Facebook veteran: Banks have big AML blind spot

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Money launderers are increasingly taking a back door into banking — through social media platforms, online retailers, games, apps and the sharing economy, a former Facebook executive warns.

Virtual services and payment options offered by the likes of Amazon, Google and Facebook lack sufficient safeguards against financial criminals, who will keep exploiting the vulnerabilities until they are fixed, said Ben Duranske, the chief compliance officer of Facebook Payments from 2010 to 2015.

Banks are caught between their enthusiasm to do business with trending tech companies and their uncertainty about how to deter nontraditional laundering methods, Duranske said. He co-founded a compliance technology company called Beam, which aggregates and shares information about evolving money laundering schemes.

The San Francisco firm recently raised $9 million in new money, including $7 million in seed and Series A funding. In an interview with American Banker, Duranske critiqued anti-money-laundering techniques relied upon by financial institutions, and discussed what changes will be needed as criminal enterprises seek to exploit popular online services.

The following conversation has been edited for length and clarity.

What challenges do banks face in expanding their compliance efforts through technology?

BEN DURANSKE: As an industry we’ve been boxed in by technology. When computers got fast enough to review all transactions, regulators started to expect that’s exactly what banks would do. So as new money laundering schemes, new human trafficking schemes, new terrorist financing schemes’ mechanisms developed, it became incumbent on banks to monitor for all those things. The way they did that was with these huge rule sets, literally something like, if you deposit more than $800 in cash, queue that up for a human to review. If you open up a new account, different from the one you have and with a certain amount of money involved, queue that up for review. If your activity increases more than three times what it was last week, queue it up for a human to review.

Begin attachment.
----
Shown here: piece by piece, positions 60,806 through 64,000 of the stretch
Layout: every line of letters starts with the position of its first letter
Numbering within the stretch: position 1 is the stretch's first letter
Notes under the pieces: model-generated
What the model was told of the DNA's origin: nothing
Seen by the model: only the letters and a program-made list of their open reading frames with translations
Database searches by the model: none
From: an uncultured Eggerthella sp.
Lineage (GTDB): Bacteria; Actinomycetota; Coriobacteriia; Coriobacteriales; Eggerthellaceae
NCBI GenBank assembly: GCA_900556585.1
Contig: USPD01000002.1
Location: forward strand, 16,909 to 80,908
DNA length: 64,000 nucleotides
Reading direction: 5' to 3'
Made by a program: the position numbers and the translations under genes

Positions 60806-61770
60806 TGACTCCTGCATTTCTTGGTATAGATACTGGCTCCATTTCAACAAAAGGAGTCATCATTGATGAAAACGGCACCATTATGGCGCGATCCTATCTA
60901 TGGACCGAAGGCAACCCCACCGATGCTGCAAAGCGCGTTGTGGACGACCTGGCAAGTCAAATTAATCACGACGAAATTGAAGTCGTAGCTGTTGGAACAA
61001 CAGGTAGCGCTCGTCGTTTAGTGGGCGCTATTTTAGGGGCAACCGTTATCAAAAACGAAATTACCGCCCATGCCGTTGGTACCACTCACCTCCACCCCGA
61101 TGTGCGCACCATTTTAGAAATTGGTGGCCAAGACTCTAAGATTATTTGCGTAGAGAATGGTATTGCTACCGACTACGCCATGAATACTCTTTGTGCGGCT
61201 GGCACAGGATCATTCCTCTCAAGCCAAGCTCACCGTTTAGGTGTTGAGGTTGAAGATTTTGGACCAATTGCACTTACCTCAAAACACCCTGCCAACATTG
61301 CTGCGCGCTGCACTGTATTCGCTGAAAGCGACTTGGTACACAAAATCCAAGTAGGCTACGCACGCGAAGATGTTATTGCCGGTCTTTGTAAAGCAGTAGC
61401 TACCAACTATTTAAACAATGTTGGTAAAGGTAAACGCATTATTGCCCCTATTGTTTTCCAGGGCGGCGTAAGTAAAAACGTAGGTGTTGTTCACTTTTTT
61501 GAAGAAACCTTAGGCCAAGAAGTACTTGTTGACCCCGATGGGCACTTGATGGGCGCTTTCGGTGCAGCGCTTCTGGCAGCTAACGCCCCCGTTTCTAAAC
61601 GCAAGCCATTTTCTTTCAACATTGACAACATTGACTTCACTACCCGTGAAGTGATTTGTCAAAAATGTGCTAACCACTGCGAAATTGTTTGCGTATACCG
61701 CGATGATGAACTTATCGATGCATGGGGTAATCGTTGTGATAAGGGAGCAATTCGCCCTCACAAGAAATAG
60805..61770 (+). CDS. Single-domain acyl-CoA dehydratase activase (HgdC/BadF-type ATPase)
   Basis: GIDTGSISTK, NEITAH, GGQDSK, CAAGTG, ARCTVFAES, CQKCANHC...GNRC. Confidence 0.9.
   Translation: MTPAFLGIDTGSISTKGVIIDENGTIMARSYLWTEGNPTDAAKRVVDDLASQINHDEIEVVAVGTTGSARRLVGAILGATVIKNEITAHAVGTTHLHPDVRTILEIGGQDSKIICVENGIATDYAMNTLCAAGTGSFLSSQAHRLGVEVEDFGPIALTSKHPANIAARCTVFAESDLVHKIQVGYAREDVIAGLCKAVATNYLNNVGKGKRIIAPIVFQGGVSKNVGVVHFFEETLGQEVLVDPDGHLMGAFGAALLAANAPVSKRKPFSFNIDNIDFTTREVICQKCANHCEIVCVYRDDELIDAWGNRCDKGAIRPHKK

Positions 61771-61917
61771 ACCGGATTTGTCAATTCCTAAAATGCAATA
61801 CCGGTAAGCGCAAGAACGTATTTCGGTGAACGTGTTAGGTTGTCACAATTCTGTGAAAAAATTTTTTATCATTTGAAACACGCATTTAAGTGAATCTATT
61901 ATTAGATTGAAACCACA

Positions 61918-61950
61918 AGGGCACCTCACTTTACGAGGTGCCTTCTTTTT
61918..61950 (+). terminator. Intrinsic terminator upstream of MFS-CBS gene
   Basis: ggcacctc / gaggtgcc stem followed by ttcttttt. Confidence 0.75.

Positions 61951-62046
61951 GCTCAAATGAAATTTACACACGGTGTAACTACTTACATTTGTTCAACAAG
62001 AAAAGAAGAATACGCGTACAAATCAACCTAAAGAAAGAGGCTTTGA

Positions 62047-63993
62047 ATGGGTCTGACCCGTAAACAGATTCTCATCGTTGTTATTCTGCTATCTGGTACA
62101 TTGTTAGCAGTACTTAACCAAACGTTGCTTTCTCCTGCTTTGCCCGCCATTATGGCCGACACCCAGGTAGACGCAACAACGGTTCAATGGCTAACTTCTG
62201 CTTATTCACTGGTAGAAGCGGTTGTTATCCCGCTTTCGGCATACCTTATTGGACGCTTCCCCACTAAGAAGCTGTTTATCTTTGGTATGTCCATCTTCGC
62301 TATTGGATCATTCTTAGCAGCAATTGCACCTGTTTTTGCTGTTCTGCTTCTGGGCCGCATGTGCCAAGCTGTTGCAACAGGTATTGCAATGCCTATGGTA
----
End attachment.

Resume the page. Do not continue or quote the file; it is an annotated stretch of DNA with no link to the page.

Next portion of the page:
Over time, we just added to those rule sets. You went from having 20 or 30 rules to having hundreds of rules, to in cases of larger banks, thousands of rules. All of which were queuing up transactions for humans to review. That involves a lot of humans and a lot of money. It’s expensive to maintain all these people when they are reviewing a huge number of transactions. I think that’s unsustainable in the long run. That’s also in the mind of many bankers, certainly at the larger institutions. So other companies and Beam are looking for ways to more effectively monitor transactions, so that we’re not having people review hundreds of transactions for every one that they find is suspicious.

So where is the complication? It is from the multiplication of data, or the multiplication of rules?

The data is what it is. We have all this data, and it’s incumbent on everyone to take full advantage of it. It’s the processing of that data using a fairly dated mechanism, which is just simple rules, that creates all the false positives, and in many cases, unnecessary human review. So there’s a lot of data, but there are better ways to process it than just simple filters.

But having a human to review has always been presented as the means to determine computerized compliance oversight is being conducted properly.

Humans are a critical part of this and always will be. One of the fundamental principles of what we’re doing is that we don’t think technology is going to replace humans altogether in this scenario. I don’t think it’s possible. The reason for that is the other side of the equation is also human. They are bad guys, and they are creative. They come up with all sorts of interesting ways to launder money and commit criminal activity with finances, including even using nonbanks. One of the more interesting examples of money laundering over the last year is that people were selling nonsense books full of gibberish on Amazon’s print-on-demand service for thousands of dollars, and laundering money through stolen credit cards or other vehicles that way. So people come up with creative ways to misuse the financial system, and you need smart analysts on the other side of that, who are looking for bad activities.